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Old and New Edinburgh Vol. I


soldiers of the garrison made a fruitless defence till the 6th of June, 1296, when they were compelled to capitulate-the weather being intensely sultry and the wells having dried up. In accordance with Edward?s usual sanguinary policy, the whole garrison was put to the sword with ruthless cruelty, and Walter de Huntercombe, a baron of Northumberland, was made governor of the new one; but in the next year Wallace with his patriots swePt like a torrent over the Lowlands. Victorious at Stirling, in particular, he slew Cressingham, and recaptured all the fortresses - Edinburgh among them. Scotland was cleared of the English ; but the invasion of I zg8 followed ; Wallace was betrayed, and too well do we know how he died. The year 1300 saw ?Johan de Kingeston, Connestable et Gardeyn du Chaste1 de Edenburgh,? and four years afterwards he was succeeded by Sir Piers de Lombard, a brave Robert Bruce was now in arms. He in turn had became conqueror ; he invaded England in 1311, and by the following year had re-captured nearly every castle but that of . knight of Gascony. was made on the night of the 14th of March-which proved dark and stormy-at the most difficult part of those precipitous blxffs which overhang the Princes? Street Gardens, where a fragment of ruin, named Wallace?s Cradle, is still visible. Under his guidance, with only thirty resolute men, Randolph scaled the walls at midnight, and, after a fierce resistance, the garrison was overpowered. There are indications that some secret pathway, known to the Scottish garrison, existed, for during some CHANCEL ARCH OF ST. MARGARET?S CHAPEL. Edinburgh, the reduction of which he entrusted to the noble Sir Thomas Randolph of Strathdon, Earl of Moray, who has been described as ?a man altogether made up of virtues.? The English or Norman garrison suspecting the fidelity of Sir Piers, placed him in a dungeon, and under a newly-elected commander, were prepared to offer a desperate resistance, when a romantic incident restored the Castle to the king of Scotland. Among the soldiers of Randolph was one named William Frank, who volunteered to lead an escalade up a steep and intricate way by which he had been accustomed in former years to visit a girl in the city of whom he was enamoured. Frequent use had made him familiar with the perilous ascent, and it - operations in 1821 traces were found of steps cut in the rock, about seventyfeetabove the fragment named ? Wallace?s Cradle ?- a path supposed to have been completcd by a movable ladder. Sir Piers de Lombard (sometimes called Leland) joined King Kobert, who, according to Barbour, created him Viscount of Edinburgh; but afterwards suspecting him of treason, and ?that he had an English hart, made him to be hangit and drawen.? To prevent it from being re-captured or r e-ga rri son e d, R a ndolph dismantled the Castle, which for fourand- twenty years afterwards remained a desolate ruin abandoned to the bat and the owl. shattered walls afforded While in this state its shelter for a single night, in 1335, to therouted troops of Guy, Count of Namur, who had landed at Berwick, and was marching to join Edward III., but was encountered on the Burghmuir by the Earls of Moray and March, with powerful forces, when a fierce and bloody battle ensued. Amid it, Richard Shaw, a Scottish squire, was defied to single combat by a Flemish knight in a closed helmet, and both fell, each transfixed by the other?s lance. On the bodies being stripped of their armour, the gallant stranger proved to be a woman ! While the issue of the battle was still doubtful, the earls were joined by fresh forces under Sir Alexander Ramsay of Dalhousie, William Douglas, and Sir David de Annan. The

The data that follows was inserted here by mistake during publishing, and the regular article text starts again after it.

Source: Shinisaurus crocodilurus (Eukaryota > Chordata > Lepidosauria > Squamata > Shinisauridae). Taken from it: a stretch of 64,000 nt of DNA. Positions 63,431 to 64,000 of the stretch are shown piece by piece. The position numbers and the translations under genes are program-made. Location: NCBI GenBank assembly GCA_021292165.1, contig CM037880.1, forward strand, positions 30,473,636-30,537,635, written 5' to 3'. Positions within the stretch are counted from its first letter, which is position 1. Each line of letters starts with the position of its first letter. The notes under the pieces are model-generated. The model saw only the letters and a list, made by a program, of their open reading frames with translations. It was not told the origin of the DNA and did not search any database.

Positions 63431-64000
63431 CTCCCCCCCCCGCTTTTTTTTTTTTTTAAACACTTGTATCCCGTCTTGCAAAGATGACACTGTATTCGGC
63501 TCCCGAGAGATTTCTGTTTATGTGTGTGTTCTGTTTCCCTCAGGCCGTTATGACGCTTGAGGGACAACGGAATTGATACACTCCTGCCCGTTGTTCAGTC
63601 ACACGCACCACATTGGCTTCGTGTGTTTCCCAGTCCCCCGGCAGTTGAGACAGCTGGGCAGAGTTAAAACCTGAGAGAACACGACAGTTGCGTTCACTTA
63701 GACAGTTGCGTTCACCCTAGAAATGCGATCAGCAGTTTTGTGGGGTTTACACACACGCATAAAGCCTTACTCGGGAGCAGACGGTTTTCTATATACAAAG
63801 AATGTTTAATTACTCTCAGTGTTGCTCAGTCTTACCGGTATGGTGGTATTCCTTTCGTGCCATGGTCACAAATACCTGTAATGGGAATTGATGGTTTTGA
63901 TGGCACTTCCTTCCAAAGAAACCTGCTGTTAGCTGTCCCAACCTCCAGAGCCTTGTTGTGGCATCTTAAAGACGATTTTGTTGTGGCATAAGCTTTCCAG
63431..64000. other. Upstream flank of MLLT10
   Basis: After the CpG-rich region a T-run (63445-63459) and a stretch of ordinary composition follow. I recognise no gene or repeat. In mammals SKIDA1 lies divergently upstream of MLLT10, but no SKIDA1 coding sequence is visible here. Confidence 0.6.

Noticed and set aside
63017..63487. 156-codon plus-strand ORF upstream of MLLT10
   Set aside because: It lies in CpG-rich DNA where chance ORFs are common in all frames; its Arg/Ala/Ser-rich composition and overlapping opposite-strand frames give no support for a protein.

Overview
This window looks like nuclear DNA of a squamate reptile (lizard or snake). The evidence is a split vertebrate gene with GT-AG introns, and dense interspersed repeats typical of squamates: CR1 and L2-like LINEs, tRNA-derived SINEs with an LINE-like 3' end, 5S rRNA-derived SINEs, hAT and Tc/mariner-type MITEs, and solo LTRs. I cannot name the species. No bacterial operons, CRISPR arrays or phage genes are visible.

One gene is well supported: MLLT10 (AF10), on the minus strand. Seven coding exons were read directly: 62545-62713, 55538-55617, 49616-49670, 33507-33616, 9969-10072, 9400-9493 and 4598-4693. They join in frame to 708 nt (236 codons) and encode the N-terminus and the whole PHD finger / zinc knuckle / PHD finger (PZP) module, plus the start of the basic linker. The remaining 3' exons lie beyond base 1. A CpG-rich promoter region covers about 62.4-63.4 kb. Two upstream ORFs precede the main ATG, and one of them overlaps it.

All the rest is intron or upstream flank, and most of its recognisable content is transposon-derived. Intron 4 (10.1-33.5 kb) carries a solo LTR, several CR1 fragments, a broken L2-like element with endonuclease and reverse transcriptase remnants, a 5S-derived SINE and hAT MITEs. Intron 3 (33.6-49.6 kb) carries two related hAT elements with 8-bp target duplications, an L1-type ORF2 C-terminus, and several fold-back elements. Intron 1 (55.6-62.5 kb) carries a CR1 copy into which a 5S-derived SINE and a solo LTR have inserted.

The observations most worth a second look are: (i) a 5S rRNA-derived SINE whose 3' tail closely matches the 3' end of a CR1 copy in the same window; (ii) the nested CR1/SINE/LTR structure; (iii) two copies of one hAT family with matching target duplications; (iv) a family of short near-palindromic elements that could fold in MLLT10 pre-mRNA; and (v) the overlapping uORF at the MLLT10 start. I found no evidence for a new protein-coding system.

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Count?s troops, chiefly cavalry, now gave way, but still fighting with the dogged valour of Walloons. Part of them that fled by Sk Mary?s Wynd were nearly cut to pieces by Sir David de Annan, who led his men battle-axe in hand. The few that escaped him joined others who had reached the Castle. There they slaughtered their horses, made a rampart of the bodies,andfought behind it with an energy born of despair, till hunger and thirst on the following day compelled them to capitulate, and the Earl of Moray suffered them to depart on giving oath never again to beararms against David 11. of Scotland. In 1867 agreat q u a n t i t y of bones-the relics of this conflictwere discovered about five feet below the surface, on the northern verge of the Eurghmuir, where now Glengyl e Terrace is built, and were decently re-interred by the authorities. In 1336 Edward III., still prosecuting the cause of the minion ~~ cunning enemy to whom the secret is unknown. The entrance is still seen in the side of the deep draw-well, which served alike to cloak their purpose and to secure for the concealed a ready supply of pure water. From this point Ramsay often extended his ravages into Northumberland. ?? WALLACE?S CRADLE,? EDINBURGH CASTLE. Baliol against King David, re-fortified the ruin ; and on the 15th June Sir John de Kingeston was again appointed its governor ; but he had a hard time of it ; the whole adjacent country was filled by adventurous bands of armed Scots. The most resolute and active of these was the band of Sir Alexander Ramsay of Dalhousie, whose place of retreat was in the caves beneath the romantic house of Hawthornden, then the abode of a traitor named Abernethy, and which are so ingeniously constructed as to elude the vigilance of the most 4 Covered with glory and honour, the noble King Robert, the skilful Randolph, and the chivalrous Sir James Douglas, had all gone down to the silent tomb ; but other heroes succeeded them, and valiant deeds were done. The Scots thought of nothing but battle; the plough was allowed to rust, and the earth to take care of itself. By 1337 the Eoglish were again almost entirely driven out of Scotland, and the Castle of Edinburgh was recaptured from them through an ingenious strai% gem, planned by William Bullock, a priest, who had been captain of Cupar Castle for Baliol, ?and was a man very brave and faithful to the Scots, and of great use to them,? according to Buchanan. Under his directions, Walter Curry, of Dundee, received into his ship two hundred select Scottish soldiers, led by William Douglas, Sir Simon Fraser, Sir John Sandilands, and Bullock also. Anchoring in Leith Roads, the latter presented himself to the governor as master of an English ship just arrived with wines and provisions, which he offered to sell for the use of the garrison. The bait took all the more Keadily that the supposed captain had closely shaven himself in the Anglo-Norman fashion. On